Allen B. West

Hats off to the Irish Brigade

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Happy St. Patrick’s Day everyone, and let us remember this day for Ireland’s patron Saint Patrick (AD 385-461) and for the arrival of Christianity to Ireland. I know there’s a long tradition of consuming green beer and other adult beverages, but let’s try to reserve a space for the true meaning of the day, and to celebrate the Irish culture and heritage which is so carefully interwoven into the fabric of America.

One of the sad and memorable moments in American Irish history I’d like to share is the charge of the Irish Brigade at the Battle of Fredericksburg in December of 1862 led by a stout Irish and American patriot, General Thomas Francis Meagher (pronounced Marr).

Donald Pfanz, Civil War historian, staff historian at the Fredericksburg and Spotsylvania National Military Park provides this summary.

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General Meagher traveled an interesting path in coming to America. As a 39-year-old Irish revolutionary, he’d been arrested for fomenting rebellion against the British government and exiled to Tasmania, an island halfway around the world. After 3 years, Meagher managed to escape and fled to the United States, settling in New York City. He became a leading spokesman for the Irish-American community, and when the Civil War began he rallied his countrymen to support the Union cause: “Every blow you strike in the cause of the Union,” he told his volunteers, “is aimed at the allies of England, the enemy of your land and race. Today it is for the American Republic we fight–tomorrow it will be for Ireland.”

As Pfanz writes, In February 1862, President Abraham Lincoln authorized Meagher to organize a brigade of Irish immigrants culled from cities in the Northeast. To remind his men of their heritage, Meagher had each regiment carry a green flag bearing an insignia of the golden harp of Ireland.

Meagher and his brigade entered Fredericksburg on Dec. 12, making camp at the steamboat landing at the lower end of town (the modern City Dock). By evening, they returned to the landing and bedded down in the cold mud to spend what, for many, would be their last night on Earth.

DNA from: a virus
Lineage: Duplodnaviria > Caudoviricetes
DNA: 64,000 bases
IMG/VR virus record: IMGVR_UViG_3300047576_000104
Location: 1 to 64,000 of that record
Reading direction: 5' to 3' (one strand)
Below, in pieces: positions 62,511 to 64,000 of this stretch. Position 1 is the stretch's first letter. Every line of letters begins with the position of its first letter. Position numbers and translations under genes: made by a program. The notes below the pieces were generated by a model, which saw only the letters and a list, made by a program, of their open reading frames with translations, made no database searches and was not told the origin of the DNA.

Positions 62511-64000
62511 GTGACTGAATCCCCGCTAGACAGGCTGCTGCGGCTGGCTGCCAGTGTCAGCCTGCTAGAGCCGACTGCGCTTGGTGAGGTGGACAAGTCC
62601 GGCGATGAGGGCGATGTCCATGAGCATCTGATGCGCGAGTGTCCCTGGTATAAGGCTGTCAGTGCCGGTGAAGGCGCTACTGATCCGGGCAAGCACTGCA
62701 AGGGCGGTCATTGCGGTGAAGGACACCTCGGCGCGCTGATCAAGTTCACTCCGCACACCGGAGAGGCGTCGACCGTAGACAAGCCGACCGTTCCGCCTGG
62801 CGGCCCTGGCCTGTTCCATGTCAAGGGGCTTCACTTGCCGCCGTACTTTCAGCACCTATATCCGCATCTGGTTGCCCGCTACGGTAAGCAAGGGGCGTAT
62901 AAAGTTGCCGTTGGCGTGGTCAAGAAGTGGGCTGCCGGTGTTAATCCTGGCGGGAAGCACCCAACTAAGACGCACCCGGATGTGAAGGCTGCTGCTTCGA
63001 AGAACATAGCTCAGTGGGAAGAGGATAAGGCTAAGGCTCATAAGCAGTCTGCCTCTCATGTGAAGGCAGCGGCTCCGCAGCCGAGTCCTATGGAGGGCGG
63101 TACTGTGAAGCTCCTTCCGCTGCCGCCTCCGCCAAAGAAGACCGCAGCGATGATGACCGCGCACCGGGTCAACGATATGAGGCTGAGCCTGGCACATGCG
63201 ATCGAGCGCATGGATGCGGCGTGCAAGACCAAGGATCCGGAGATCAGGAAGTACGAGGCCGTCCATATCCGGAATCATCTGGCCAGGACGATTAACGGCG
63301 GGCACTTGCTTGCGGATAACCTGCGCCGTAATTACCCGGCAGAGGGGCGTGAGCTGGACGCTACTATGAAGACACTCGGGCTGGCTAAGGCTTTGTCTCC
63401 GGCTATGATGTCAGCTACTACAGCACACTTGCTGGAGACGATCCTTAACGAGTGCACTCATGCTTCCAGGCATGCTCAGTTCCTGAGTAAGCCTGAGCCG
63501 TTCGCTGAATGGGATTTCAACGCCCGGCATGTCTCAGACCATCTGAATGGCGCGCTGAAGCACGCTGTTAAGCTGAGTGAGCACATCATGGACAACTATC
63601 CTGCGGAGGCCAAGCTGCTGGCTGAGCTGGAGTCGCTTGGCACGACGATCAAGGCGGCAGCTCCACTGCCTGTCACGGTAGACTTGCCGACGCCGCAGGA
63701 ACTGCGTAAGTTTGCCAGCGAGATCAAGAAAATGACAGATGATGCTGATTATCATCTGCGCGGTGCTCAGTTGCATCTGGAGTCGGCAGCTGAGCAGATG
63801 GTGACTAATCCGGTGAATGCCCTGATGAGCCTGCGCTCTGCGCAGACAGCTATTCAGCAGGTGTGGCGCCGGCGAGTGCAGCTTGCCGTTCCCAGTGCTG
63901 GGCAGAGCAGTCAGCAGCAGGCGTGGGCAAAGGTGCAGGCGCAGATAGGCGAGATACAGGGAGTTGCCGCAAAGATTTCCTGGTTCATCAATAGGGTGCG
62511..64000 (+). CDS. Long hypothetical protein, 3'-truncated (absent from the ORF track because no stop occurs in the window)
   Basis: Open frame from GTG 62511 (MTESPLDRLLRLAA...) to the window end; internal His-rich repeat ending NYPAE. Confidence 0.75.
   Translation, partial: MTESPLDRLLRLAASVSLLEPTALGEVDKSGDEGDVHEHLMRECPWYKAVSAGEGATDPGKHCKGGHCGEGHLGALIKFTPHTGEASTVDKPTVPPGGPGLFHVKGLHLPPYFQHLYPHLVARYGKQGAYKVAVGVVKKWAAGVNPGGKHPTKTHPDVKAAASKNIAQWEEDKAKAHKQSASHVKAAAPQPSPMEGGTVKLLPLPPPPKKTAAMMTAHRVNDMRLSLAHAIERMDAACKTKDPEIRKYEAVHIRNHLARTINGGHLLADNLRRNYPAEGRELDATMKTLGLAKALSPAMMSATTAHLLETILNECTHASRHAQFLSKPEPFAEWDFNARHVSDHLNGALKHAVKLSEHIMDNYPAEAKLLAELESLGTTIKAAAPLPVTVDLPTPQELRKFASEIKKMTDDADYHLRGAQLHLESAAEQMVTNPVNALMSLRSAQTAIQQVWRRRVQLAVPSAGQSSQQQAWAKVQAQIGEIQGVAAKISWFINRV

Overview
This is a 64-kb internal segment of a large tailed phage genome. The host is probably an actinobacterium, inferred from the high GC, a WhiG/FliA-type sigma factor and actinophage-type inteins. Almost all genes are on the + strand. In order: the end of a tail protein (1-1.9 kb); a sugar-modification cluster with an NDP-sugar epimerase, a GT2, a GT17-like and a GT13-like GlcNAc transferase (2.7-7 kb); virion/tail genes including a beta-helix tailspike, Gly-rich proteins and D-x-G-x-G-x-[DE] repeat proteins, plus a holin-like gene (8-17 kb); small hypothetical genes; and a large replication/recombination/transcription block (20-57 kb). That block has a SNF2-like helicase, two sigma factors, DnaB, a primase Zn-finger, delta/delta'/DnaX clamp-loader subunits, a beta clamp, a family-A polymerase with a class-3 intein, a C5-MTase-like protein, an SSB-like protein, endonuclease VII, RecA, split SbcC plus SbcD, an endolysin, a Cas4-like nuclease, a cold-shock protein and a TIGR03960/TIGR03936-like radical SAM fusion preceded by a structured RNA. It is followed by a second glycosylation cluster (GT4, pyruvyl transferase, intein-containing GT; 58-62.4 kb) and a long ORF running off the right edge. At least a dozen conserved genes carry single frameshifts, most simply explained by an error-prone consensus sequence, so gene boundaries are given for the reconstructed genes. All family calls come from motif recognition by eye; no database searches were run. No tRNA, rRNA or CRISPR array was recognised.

The following day about 12:30 p.m. four Union brigades had attacked Marye’s Heights and failed; it was now the Irish Brigade’s turn to enter the fray.

After what seemed an eternity, Meagher gave the order, “Irish Brigade advance. Forward, double quick; guide center.” With a shout, the brigade rose to its feet and charged over the hill and across the plain leading to Marye’s Heights. A hail of musketry greeted the five regiments as they left the cover of the valley.

The unit managed to advance within 50 years of the rebel line, but the cost was high. The next morning, just 230 men of the brigade rallied to the colors. In the final tally, the Irish Brigade lost 545 men at Fredericksburg, 45 percent of the men it took into the battle, including 14 of its 15 field officers. General Meagher survived, and after the Civil War, Meagher was appointed acting governor of the Montana Territory.

Today, a monument to the Irish Brigade stands at the City Dock in Fredericksburg, Virginia where the brigade had bivouacked prior to the battle. It reminds us of their exemplary courage and their valiant their charge of Marye’s Heights against fellow Irishmen who fought under the flag of the Confederacy.

Happy St. Patrick’s Day.

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